Okay, folks, surely you have an opinion on this one, so please share. Do you use an ellipsis to indicate trailing off in dialogue? Do you use punctuation with that? If so, where do you place that punctuation?

UPDATEIn the comment to this post, someone posted a link to Grammar Girl’s advice on punctuation with an ellipsis. She quoted The Chicago Manual of Style, but the ellipsis use she cited was mostly to indicate words left out of quoted material. When I googled for the CMOS take on the trailing off ellipsis in dialogue, I found this in their online Q&A: If you use the ellipsis merely to indicate a voice or thought trailing off, you would not use the period with it: “I’m not sure . . .” [http://www.chicagomanualofstyle.org/qanda/data/faq/topics/Punctuation/faq0066.html]

58 thoughts on “How do you punctuate after a terminal ellipsis?

  1. Your post is, quite possibly, eternal Linda; you’ll be revieving comments long after we’re all gone.
    Why? Because not one of us, pro or amature, has the foggiest idea of the ‘correct’ way to use certain elements of English grammer.

    Rules state that if a quoted sentence is followed by ‘he said’ or ‘she said’, then we are to end quoted sentence with a comma placed within the quotation marks. However, USA and UK rules differ regarding placement of punctuation mark placement; both inside and outside quotation marks.
    Add the ellipsis into the equation, and all becomes tedious, confusing and quite frankly … a waste of time. (I would rather spend it producing quality story content)

    Imho, the reason famous authors do what they do is because they too got pi**ed off with the whole affair, and thus, used their individual logic to appraise when and when not to apply certain grammatical rules.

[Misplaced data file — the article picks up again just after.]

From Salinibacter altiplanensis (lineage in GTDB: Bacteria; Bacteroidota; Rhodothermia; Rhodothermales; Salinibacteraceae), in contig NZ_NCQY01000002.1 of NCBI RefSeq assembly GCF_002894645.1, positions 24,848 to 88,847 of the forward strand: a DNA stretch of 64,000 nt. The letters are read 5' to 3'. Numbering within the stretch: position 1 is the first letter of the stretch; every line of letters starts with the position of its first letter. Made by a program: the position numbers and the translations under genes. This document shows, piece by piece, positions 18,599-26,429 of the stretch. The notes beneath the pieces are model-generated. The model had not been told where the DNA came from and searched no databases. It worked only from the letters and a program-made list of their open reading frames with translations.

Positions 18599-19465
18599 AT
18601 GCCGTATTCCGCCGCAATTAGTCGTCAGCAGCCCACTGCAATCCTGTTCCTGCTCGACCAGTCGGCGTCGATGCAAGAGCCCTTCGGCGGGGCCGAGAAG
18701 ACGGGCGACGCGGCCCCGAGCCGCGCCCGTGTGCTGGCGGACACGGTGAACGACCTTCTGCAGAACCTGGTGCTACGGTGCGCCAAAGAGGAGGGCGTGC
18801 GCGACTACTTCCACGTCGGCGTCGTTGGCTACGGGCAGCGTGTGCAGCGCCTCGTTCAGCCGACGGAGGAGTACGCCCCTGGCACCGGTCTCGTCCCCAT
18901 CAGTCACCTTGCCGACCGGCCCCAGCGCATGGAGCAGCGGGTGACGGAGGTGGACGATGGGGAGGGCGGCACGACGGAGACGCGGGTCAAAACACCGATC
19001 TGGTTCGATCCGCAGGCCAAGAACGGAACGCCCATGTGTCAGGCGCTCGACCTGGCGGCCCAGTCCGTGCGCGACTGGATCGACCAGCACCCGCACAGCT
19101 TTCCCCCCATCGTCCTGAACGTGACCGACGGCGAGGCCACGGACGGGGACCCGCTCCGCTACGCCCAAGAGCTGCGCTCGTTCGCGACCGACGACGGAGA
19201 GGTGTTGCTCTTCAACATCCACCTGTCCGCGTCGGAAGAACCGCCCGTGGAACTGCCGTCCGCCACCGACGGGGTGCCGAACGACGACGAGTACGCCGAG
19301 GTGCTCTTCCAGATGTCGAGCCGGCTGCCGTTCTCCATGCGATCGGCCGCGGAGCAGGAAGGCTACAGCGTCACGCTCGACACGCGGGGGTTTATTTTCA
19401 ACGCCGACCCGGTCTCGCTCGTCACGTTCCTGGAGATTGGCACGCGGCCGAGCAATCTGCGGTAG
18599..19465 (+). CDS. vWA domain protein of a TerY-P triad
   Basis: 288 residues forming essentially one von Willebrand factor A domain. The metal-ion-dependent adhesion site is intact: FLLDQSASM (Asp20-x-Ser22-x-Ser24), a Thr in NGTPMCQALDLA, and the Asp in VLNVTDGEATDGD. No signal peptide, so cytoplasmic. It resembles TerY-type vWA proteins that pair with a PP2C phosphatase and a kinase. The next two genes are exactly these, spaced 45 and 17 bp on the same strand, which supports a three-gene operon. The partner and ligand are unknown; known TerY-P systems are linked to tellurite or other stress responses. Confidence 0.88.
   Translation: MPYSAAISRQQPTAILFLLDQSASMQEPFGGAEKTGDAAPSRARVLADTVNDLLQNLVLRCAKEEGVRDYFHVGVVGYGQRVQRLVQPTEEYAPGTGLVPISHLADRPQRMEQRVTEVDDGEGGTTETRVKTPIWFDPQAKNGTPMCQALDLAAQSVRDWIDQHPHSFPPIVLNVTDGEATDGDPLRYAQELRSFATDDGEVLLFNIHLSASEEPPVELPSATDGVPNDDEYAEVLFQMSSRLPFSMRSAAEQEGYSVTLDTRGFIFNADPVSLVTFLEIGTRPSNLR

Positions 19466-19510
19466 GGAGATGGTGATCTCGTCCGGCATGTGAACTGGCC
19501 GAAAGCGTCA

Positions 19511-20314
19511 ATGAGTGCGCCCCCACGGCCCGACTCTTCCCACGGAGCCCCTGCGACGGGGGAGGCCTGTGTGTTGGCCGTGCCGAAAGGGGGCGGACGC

Consistency in their application of idiosyncratic grammer usage, is how they get away with it; which is possibly the safest bet for the rest of us mortals too.

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    1. Yes, Paul, this and the companion post are the most popular on this blog, but I haven’t had a new comment on either in quite some time. I thank you for yours. I agree the “rules” are confusing and most of us have created our own style. Consistency is usage is key. Of course, often our personal style conflicts with a publisher’s house style.

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  2. If from the inflection in a speaker’s voice you can determine he meant for his incomplete expression to be a question (…?) or exclamation (…!), do you indicate same? Example: 1) Do you wish to…? 2) I do wish to…!

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    1. Thank you for the comment, Lisa. It seems from your reference to “inflection” you’re asking about transcribing an interview or speech–something actually heard by the writer. In that case, you’re writing non-fiction, and I don’t know the rules for that. I write fiction, so no, I don’t use punctuation after an ellipsis. Other fiction writers do. In fiction, it’s a style choice.